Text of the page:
Long before my Grandparents gave me their copy of the original book, which sits with pride on my book shelf, I became aware of the Just So Stories by a little-known animated series on the BBC in the early 90's.

This particular series was adapted by Timothy Forder, who also directed the episodes - though much of Kipling's detailed and colourful descriptions had to be edited to fit within the 8-minute format, what was televised was still adapted fairly well. The animation itself isn't anything grand, but basic enough for its intended audience to enjoy.
'The Butterfly That Stamped'
Curiously, the company who made the series, Bevanfield Films, seemed to have done a lot better here than when they tried to make their versions of Aladdin and Beauty and the Beast at about the same time, shortly before going bankrupt for reasons as yet unknown...
'The Elephant's Child'
However, as with most animation companies, at least there are other positive aspects when the visual quality is somewhat lacking;
  • The music composed by Kick Productions is delightfully catchy and suits the timeless feel of Kipling's stories well. 
  • The narration by Geoffrey Matthews is enjoyable where, next to his variety of voices, he also throws in aside mutterings and improvisations for the characters, leading or secondary.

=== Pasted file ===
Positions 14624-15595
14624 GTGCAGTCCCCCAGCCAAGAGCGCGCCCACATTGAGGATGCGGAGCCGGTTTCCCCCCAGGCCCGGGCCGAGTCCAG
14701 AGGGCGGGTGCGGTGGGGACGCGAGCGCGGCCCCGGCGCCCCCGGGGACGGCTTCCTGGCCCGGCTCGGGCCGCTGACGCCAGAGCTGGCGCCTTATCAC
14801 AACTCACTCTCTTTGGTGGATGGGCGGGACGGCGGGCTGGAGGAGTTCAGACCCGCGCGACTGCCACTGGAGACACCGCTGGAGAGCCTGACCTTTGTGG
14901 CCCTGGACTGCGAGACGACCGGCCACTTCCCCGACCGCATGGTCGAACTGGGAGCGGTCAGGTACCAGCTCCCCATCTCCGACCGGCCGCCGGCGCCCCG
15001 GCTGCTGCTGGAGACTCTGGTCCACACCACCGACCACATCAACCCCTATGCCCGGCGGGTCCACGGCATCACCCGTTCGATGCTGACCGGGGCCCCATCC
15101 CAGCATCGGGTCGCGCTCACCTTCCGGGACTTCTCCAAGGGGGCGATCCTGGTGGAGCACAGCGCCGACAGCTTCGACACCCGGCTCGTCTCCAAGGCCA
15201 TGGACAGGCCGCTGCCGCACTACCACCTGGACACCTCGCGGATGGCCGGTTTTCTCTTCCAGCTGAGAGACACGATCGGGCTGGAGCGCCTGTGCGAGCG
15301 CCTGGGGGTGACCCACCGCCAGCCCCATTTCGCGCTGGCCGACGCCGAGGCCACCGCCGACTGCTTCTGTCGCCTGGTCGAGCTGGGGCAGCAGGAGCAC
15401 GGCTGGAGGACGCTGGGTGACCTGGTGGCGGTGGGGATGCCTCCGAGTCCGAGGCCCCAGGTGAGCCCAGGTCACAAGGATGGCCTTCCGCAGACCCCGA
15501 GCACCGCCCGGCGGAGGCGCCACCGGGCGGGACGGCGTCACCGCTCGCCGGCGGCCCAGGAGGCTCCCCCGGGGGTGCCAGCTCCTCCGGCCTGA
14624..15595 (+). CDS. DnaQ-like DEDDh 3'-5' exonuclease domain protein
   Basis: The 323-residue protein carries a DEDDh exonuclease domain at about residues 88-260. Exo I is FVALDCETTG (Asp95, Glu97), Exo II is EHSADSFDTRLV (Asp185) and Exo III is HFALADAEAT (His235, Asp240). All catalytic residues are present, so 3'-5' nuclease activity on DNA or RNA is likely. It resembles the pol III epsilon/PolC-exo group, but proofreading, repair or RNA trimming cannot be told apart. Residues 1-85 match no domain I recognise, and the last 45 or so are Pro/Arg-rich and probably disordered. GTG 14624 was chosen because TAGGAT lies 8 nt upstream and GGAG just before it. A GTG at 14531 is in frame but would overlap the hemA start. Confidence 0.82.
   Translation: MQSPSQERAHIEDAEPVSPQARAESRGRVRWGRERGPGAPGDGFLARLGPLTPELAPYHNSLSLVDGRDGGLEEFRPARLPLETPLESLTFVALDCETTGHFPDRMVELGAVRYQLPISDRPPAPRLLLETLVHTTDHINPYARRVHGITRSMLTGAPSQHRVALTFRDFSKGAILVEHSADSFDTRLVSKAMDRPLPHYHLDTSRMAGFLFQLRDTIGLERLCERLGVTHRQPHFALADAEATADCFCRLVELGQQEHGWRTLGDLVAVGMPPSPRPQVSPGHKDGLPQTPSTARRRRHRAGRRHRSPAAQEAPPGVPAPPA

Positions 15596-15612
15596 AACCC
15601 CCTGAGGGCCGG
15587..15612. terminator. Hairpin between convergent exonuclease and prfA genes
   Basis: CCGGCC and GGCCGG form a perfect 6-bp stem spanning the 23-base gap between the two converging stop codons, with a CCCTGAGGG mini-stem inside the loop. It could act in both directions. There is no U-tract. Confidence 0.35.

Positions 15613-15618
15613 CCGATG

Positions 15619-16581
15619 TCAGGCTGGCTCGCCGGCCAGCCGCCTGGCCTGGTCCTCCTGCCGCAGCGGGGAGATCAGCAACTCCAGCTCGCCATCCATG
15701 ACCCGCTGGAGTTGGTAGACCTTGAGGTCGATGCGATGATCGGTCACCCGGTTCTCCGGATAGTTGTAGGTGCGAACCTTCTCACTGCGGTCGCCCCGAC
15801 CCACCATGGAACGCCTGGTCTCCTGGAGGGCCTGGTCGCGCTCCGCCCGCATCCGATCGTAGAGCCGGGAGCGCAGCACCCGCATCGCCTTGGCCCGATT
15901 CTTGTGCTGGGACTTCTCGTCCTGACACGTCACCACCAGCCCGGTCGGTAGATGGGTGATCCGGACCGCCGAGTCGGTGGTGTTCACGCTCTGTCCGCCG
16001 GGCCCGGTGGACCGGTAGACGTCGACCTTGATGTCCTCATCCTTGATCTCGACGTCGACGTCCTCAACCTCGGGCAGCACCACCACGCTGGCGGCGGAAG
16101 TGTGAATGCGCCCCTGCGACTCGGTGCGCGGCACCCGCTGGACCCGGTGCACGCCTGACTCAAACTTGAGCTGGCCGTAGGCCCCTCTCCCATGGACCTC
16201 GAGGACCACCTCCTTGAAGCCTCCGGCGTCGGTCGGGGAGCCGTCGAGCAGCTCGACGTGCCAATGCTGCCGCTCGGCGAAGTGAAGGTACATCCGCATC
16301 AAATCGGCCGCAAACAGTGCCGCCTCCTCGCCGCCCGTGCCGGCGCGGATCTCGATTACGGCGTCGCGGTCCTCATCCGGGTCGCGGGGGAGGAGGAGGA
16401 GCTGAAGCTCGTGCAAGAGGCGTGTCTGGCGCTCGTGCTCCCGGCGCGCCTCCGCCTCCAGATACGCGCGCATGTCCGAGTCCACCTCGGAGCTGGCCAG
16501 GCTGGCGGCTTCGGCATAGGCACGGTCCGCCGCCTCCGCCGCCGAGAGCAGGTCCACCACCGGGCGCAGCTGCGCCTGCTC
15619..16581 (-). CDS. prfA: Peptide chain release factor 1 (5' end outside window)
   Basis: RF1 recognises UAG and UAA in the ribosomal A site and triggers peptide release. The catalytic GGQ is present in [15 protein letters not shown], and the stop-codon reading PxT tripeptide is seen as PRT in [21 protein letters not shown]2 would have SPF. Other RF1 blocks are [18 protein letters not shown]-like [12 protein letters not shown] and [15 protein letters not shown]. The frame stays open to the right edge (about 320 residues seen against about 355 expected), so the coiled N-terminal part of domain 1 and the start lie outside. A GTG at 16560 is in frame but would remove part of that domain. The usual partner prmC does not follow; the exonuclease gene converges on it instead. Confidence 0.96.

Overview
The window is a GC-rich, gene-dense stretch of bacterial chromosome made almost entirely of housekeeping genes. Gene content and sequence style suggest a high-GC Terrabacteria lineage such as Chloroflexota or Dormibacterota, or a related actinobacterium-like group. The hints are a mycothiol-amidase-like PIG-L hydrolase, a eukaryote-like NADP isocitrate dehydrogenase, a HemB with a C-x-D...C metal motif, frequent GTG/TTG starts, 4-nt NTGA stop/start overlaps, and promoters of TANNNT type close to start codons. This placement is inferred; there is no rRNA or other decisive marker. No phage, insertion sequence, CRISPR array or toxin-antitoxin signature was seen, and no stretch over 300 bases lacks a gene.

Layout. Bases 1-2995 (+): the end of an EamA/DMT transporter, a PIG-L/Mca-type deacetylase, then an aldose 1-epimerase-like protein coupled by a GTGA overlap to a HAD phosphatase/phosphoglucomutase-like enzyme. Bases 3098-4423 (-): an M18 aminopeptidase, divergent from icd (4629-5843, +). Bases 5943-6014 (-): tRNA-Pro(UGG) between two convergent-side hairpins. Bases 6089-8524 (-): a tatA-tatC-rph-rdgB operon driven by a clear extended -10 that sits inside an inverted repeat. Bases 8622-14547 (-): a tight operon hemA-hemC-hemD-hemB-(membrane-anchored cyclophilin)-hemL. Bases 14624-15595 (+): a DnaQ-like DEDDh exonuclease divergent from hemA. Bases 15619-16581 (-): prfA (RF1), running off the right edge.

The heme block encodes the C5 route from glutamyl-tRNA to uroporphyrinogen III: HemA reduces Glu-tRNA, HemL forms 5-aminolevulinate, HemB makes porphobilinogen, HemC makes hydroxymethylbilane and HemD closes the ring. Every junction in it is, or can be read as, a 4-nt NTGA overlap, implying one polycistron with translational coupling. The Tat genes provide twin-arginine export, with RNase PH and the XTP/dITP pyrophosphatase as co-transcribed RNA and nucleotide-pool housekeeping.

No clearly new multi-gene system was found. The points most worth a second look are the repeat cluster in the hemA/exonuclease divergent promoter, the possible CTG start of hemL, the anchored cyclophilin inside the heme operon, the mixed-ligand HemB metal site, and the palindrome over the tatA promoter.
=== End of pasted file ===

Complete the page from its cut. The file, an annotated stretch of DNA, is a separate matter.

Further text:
• And the background artwork - let's take a moment to marvel at the quality put into them here by one Ian Henderson;
Sadly, this particular animated series is one of the hardest to find. Even the DVD which was released in 2001 seems to have disappeared without trace...and which I was fortunate enough to have found a copy somewhere online. The only signs that this series existed are VHS cassette covers scattered across Amazon and a recreation of the theme tune...

Perhaps one day, Classic Media might be tempted to reissue the DVD. But for now...who knows?

'How the Whale got his Throat'

Friday, 27 February 2015

Number Character Designs

Here's some more concept artwork for something that never came about - character designs for a
numeracy program, which would teach children about numbers, how to calculate currencies and so on.

It's been seen on just about every job website online, so I decided to apply for it. The request was that all the characters had to be robots and each show a different, unique function on how they could teach numbers to kids. They also requested all concept art to be saved as .gif formats, so apologies if the images don't appear as crisp...